August 23, 2014

Building a Raised Garden Bed: Selecting The Type Of Wood

What Wood That Makes Up The Raised Garden Bed

Which type of wood is best for a raised garden bed? It is the question many want to answer. When considering the actual wood material for this project, there are a few things to keep in mind.

  • How long do you want the raised garden to actually remain in place? Long term? Short term? Short term projects will allow to choose cheaper, untreated woods.
  • How wide and long do you plan to make it? The larger the structure, the more important it will be to choose stronger wood.
  • How organic do you wish the project to be? Choose woods that are less treated or untreated for the most organic conditions. If you want to choose untreated wood, this will dramatically limit your options as only  few types of wood are suitable for garden boxes as most others will rot quickly.

There is a range of woods on the market that can help you through this process. It is a good idea to consider several options and their benefits before making a choice. Here are a few options to keep in mind.

Using Natural Cedar Raised Garden Beds

Click image for TONS of landscaping ideas!

A favorite among gardeners is to use cedar because of its beauty and durability. Check out the benefits of cedar wood planks for your raised garden.

  • It is the highest quality wood that will resist rotting.
  • You can use aluminum cross supports to create a larger size garden bed and this will prevent the wood sides from bowing.
  • You can use lapped corners to hold the box in place. With this method, add 3/8th inch aluminum rods for added support.
  • You will find natural cedar will repel many types of pests including insects that can destroy plants.
  • You will find cedar planks in various sizes and widths. This allows you to customize the look for your needs.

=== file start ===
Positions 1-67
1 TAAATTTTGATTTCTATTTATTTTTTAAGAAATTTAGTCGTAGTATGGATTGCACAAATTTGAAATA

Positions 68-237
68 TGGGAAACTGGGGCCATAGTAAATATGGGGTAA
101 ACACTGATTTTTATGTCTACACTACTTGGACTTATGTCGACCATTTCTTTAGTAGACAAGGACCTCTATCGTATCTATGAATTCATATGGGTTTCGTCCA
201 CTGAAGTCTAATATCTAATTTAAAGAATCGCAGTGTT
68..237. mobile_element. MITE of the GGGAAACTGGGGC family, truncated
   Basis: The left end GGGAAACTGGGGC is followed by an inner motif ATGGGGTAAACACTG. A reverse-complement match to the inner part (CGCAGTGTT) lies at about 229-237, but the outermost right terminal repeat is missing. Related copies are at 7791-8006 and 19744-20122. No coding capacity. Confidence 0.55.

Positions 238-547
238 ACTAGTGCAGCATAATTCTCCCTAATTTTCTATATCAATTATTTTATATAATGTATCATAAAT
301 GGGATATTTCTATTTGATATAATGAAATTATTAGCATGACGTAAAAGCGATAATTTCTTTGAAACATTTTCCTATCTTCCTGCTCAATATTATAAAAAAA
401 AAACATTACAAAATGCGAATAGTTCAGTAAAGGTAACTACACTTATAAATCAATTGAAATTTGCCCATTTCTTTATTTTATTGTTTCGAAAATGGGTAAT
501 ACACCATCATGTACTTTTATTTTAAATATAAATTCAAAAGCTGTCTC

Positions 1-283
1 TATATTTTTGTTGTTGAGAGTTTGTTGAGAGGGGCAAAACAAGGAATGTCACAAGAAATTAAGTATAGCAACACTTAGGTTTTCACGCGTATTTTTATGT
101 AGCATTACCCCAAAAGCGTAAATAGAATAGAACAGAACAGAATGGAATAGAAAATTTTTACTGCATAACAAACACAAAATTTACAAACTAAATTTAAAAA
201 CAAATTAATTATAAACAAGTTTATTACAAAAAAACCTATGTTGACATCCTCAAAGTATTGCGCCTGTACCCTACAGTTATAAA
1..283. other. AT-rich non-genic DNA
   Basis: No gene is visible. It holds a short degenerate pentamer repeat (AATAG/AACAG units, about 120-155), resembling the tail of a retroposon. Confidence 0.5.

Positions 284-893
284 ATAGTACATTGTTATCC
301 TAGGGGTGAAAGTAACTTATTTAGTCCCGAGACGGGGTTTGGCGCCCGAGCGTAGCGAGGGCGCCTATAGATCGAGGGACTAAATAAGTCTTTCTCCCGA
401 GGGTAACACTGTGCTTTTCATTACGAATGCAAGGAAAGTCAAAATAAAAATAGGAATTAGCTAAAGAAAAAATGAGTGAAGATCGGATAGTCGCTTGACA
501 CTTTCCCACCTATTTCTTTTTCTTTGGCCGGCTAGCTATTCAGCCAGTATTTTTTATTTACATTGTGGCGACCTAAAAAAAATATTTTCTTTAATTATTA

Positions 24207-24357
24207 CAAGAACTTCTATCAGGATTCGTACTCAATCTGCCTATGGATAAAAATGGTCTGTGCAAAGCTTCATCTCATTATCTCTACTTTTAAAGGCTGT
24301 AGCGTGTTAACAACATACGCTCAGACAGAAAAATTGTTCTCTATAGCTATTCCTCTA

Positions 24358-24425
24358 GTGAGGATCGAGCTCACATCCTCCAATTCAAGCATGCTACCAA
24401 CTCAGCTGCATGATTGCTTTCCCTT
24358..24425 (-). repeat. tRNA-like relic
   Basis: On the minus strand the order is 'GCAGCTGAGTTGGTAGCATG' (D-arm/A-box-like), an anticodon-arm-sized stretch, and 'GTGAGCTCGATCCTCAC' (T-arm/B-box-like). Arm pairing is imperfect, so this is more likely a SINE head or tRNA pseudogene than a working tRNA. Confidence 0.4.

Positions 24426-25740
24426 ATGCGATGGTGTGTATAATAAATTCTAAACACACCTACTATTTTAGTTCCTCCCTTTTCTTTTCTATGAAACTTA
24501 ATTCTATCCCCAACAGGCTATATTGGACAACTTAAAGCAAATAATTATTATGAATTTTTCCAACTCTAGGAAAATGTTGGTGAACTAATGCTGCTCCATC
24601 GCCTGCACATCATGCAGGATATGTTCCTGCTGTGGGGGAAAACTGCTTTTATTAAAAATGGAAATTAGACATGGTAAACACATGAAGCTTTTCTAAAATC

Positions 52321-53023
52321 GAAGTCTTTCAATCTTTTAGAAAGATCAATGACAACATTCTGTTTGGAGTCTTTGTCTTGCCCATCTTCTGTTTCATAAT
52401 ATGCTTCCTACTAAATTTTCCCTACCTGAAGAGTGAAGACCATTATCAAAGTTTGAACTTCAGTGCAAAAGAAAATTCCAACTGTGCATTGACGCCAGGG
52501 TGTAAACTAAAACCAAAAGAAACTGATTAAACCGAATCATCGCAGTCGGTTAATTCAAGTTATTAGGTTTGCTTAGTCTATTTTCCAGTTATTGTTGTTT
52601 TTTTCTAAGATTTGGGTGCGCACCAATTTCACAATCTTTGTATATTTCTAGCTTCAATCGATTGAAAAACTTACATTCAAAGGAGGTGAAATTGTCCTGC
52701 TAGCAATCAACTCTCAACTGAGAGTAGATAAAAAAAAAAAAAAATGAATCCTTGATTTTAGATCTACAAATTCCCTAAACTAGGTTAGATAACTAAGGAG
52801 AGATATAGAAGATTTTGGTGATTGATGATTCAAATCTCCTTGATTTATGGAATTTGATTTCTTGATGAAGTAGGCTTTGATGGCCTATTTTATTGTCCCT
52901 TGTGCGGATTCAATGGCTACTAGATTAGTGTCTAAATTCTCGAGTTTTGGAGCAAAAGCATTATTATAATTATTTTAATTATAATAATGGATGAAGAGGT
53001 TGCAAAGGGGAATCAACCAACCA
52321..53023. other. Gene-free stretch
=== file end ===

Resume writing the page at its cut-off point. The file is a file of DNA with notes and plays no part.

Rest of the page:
• It resists rot and moisture well, even untreated.

Farmstead Cedar Garden Beds

Farmstead material offers additional benefits as well.

What is farmstead material?

This is the term used to refer to unfinished or ungraded lumber. This sort of lumber is not always suitable for structural purposes (since it is not graded) but chances are you can find some that will be more than suitable for building a raised garden bed. Usually you can look it over before purchasing, picking and choosing the best pieces.

If you can live with a slightly lower quality of lumber, you can save big money on the manufacture of your project.

This material offers the same overall feel of cedar with less of a refined look. The benefits include:

  • It is readily available in various sizes.
  • You can easily add more of these on top of each other to add height to your raised garden bed.
  • You will find that the farmstead cedar garden beds also work to resist insects and pests, and do not rot as quickly as other types of woods.
  • You do not have to use metal in the building process. This means those metal parts will not rust.
  • For those who want an easy way to create these raised beds, farmstead is the route to go because it is relatively easy to assemble. If you decide to take it down, this material makes that process easy as well.

Other Wood  Options

If you want your raised garden bed to match your deck, you may want to build it out of the same material. Many decks are built with green pressure treated lumber (which is often spruce), which then can be stained any color you like. Pressure treated lumber is designed to withstand water and rot.

If you do not plan on having your bed for long, you can build it out of pretty much the cheapest lumber you can find. Generally this will be pine, but if left untreated it will rot quickly.


Copyright 2012 RaisedGardenBedsHoTo.com